In February, Ei Group’s boss Simon Townsend set out plans to continue to invest in the managed house operation, saying the group would increase the number of managed sites to more than 400 this year, before reaching 500 in 2020.
Profits before tax rose to £59m – up £2m compared to the same period last year – its half-year results for the six months to 31 March 2019 show.
Ei’s Publican Partnerships business also saw income increase by 1.9%, compared to a rise of 0.6% for the same period last year.
The sale of its commercial property portfolio for £348m to a US hedge fund, announced in January, is ongoing and, when complete, will leave the business with 61 sites when a further 22 are sold for £11.4m in the coming months.
About £4m in rent will be generated through the remaining 61 sites, with an average annual net income per property of £65,600.
Although a lower figure than the £25m generated from the 351 properties in the first half of 2018, some analysts have highlighted the restructure and sale as more economic for the business.
The large-scale disposal within the commercial arm of the business, and the subsequent financial results, showed Ei’s ability to grow its value, said group chief executive officer Townsend in the company’s trading statement.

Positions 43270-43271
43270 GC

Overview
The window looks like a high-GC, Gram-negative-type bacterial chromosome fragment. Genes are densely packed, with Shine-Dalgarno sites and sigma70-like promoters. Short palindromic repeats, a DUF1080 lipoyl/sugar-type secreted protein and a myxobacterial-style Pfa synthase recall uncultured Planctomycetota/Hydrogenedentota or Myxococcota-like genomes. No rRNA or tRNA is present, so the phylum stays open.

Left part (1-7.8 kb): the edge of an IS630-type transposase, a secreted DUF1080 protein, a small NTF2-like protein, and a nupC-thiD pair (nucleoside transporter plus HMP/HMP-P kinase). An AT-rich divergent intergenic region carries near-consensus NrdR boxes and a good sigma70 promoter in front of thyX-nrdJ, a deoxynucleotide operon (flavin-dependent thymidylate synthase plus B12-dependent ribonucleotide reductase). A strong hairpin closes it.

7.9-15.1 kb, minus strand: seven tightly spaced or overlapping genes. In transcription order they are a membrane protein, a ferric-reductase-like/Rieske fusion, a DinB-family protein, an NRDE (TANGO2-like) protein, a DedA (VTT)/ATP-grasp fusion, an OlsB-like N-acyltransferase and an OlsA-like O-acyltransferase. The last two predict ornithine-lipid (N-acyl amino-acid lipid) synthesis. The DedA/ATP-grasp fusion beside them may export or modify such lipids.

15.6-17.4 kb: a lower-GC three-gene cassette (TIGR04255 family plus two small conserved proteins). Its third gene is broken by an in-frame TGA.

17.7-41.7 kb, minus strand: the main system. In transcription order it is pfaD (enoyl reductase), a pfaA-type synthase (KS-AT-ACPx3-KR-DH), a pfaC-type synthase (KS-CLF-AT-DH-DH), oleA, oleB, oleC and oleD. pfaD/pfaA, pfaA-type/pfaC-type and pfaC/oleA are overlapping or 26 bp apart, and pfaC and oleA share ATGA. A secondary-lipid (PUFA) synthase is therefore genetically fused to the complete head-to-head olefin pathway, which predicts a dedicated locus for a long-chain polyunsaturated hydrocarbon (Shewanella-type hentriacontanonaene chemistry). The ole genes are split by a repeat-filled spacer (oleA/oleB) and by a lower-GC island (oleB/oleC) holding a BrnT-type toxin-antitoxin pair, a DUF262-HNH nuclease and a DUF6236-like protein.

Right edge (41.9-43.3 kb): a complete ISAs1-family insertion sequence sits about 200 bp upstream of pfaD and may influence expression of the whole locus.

“We are using the significant cash proceeds received from the transaction to accelerate our debt reduction plans and to deliver value to our shareholders,” he added.
Over the past five years, Ei has ditched 930 “under-performing” sites and achieved 419 managed house conversions, as well as 341 property conversion.
£30m share buyback scheme
Within the update, Townsend also announced a further £30m share buyback programme on top of the £55m already announced this financial year.
“We are pleased with the trading performance of our group for the first half of the year,” said Townsend.
“We continue to deliver sustained like-for-like net income growth within our core Publican Partnerships business and are generating strong returns as we expand our managed operations and managed investments businesses.”
Despite the wider financial struggles within the industry, such as political uncertainty, inflation and national minimum wage increases, Townsend said the figures showed consumers were continuing to support their local pubs.
“This consumer resilience, combined with excellent operational execution and effective capital investment, provides us with the confidence that we can maintain our growth momentum for the year as a whole, despite some challenging comparative trading periods ahead of us in June and July.”